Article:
Zak Starkey’s blond hair is still matted with sweat, and he’s wearing the same black T-shirt and track pants from the rock show he’s just performed as the drummer for The Who.
Starkey is not changing or freshening up, either. There is no point.
“No break. I’ve got to keep going. I’m so (expletive) hyped-up from tonight — what are you going to do? I’ve got to play,” said Starkey, minutes after leaving the Colosseum stage at Caesars Palace. He piled into a waiting SUV, and was en route to the Sand Dollar Lounge on Polaris Avenue to play another set with his own band, Sshh (pronounced “shush”).
The three-person band is named for Starkey’s girlfriend vocalist, Sshh Liguz, sitting by his side.
The two do not converse, exactly. They yell, frequently shouting over each other, bickering comically and with the passion of rock stars.
“Will you stop (expletive) shouting now?” Starkey finally says. “I just got off sage with The Who!”
“I’m shouting so you can hear me!” Liguz yells back. “He’s deaf, you know!”
This goes on for several minutes, each exchange punctuated with laughter.
“She’s called ‘Sshh,’ ” Starkey says. “Now do you get it?”
Liguz and Starkey (yes, he’s the son of Ringo Starr) booked the Sand Dollar gig when they heard members of the Rolling Stones’ touring lineup played there in October. The Stones played at the bar after cancelling an appearance at T-Mobile Arena due to Mick Jagger’s vocal problems. Liguz, too, is struggling vocally, but was ignoring doctor’s orders for vocal rest.
“You practically have to put a gag on her to stop talking,” Starkey says, adding that Who vocalist Roger Daltrey has been working with Liguz on vocal exercises so she can perform in Las Vegas. Sshh is scheduled to play the Sand Dollar after every show by The Who at the Colosseum tomorrow, Monday, Wednesday and Aug. 11. Also, the EP “Jet Engines” is due out Aug. 18.
“We heard it was a great music venue,” Starkey said. “Bit of a biker bar, and we’re not bikers, are we? We’re more like punk, really, but people are going to dig it.”
Starkey has not yet had a chance to enjoy Vegas, and has not even seen “Love” at The Mirage, featuring his father’s legendary work with The Beatles. “I am rehearsing, we’re playing, there’s no time,” he says. “I don’t gamble. I avoid hookers, at all costs (laughs).”
“Oh, thanks!” Liguz says. “That really set me at ease there.”
Liguz and Starkey met either 12 years ago (his version) or 10 (hers) at a nightclub while Starkey was on tour in her hometown of Sydney, Australia with Oasis. Sshh has just released an album of covers, “Issues,” featuring guest appearances by original Sex Pistols bassist Glen Matlock and drummer Paul Cook, Blondie drummer Clem Burke, and Pearl Jam’s Eddie Vedder, who sings Bob Marley’s “Get Up, Stand Up.”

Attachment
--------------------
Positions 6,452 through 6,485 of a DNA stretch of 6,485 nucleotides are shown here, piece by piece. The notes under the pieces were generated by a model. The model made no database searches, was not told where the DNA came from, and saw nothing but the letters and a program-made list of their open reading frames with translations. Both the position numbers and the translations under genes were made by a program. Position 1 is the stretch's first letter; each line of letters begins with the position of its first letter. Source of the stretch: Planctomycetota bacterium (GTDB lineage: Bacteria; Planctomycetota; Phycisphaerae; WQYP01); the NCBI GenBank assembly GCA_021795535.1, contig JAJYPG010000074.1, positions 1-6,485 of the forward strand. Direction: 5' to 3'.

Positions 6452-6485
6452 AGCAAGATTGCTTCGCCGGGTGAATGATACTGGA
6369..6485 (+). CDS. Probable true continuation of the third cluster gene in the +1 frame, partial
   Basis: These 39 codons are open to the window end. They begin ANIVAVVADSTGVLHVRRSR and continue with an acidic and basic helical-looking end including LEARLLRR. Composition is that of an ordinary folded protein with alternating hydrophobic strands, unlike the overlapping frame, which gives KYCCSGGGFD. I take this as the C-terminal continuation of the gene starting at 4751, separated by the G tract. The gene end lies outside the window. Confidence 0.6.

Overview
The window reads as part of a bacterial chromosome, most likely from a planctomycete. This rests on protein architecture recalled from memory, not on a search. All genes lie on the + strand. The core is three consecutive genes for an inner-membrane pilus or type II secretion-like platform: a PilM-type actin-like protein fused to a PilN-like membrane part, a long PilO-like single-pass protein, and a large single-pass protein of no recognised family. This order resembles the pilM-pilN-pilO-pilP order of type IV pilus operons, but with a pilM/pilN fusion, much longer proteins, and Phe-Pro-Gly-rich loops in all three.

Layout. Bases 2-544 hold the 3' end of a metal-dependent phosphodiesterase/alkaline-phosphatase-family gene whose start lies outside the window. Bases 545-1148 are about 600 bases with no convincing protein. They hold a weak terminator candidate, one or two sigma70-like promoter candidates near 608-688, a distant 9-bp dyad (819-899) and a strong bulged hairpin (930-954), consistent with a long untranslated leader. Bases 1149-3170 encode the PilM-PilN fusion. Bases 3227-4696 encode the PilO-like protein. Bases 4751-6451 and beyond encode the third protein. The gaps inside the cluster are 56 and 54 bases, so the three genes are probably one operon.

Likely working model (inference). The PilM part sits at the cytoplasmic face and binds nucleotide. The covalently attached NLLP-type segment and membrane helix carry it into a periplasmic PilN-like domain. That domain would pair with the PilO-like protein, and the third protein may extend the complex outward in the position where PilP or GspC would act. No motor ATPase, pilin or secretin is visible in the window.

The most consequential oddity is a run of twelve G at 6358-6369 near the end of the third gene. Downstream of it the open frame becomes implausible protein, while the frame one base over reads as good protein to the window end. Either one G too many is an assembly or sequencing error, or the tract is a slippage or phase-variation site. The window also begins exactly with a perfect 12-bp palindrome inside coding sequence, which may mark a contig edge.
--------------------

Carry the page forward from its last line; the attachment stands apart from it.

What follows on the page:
In a sonically explosive presentation at Sand Dollar, Sshh unleashed original songs mixed with cuts from “Issues.” The shows, preceded by burlesque striptease performances, start around midnight and roll until about 2 a.m.
Starkey plays guitar in Sshh, refusing to take the drums. Of his musical training, he says, “I don’t really have any. I saw T-Rex when I was a kid, in 1971, or ‘72, and that was it for me. My dad took me to see them and I said, ‘That is what I will do.’” Ringo and his then-wife, Maureen, gave young Zak a plastic Hagstrom model acoustic when he was just age 7.
“I taught myself,” Starkey says. “I was always knocking about with it around the house.” But he became enamoured of drums when his father took him to see The Who when Zak was 10. He began to understand that “Uncle Keith,” his father’s good friend Keith Moon, was actually a rock star.
“I saw Uncle Keith play drums and said, ‘Screw that! and got into the drums,” Starkey says. “I had worked out the connection between the records my parents had and who my father was, and who these people were that were visiting our house.” He recalls Moon painting and drawing with him when he was a kid, and later Pete Townshend telling him, “It’s because you were the same age mentally.”
Moon and Starr left Starkey to work out his drumming on his own. “It was, ‘Get on with yourself!’ while listening to records. My parents had great records, all the great rock records. They had no crap records, not in our home.”
Starkey says his father hoped he would be a doctor or lawyer instead of a musician. “I tell him, ‘If that had happened, I’d castrate you and then sue you!’ ” Starkey says, amid another burst of laughter.
The 51-year-old Starkey said he has learned to live with the unbending attention and adulation afforded a member of The Beatles’ family.
“I think it’s (expletive) great, I really do, because it’s all about the music,” he says. “But I don’t go for the whole ‘rock royalty’ thing. I just keep my head down, you know? The most exposure I will look for, myself, is this band. It’s not like I need to talk up anyone else. The Who certainly doesn’t need the drummer out there talking about them to the press.”
Liguz leaps at the statement. “I was just saying to someone the other day, there is nowhere for The Who to go now. You’ve played the Super Bowl and the Olympics, the biggest gigs there are. You can’t go higher than that, can you?”
“We’ve done the big shows, and we love it here — you saw a great Who show tonight,” Starkey says. “But ultimately, this band is more important to me. These are our songs that we write, and it’s more important to me than money. There is nothing more rewarding than performing them and buzzing about them.”
Starkey is foremost a musician and composer.
“If I could buy a Porsche, or make a record, I’ll always make a record. That’s my thing,” he says. “I don’t need a car. But I need to write and make music.”
Liguz then fires a playful punch toward her boyfriend, punctuating the thought. “She’ll save the real one for the stage!” he joked.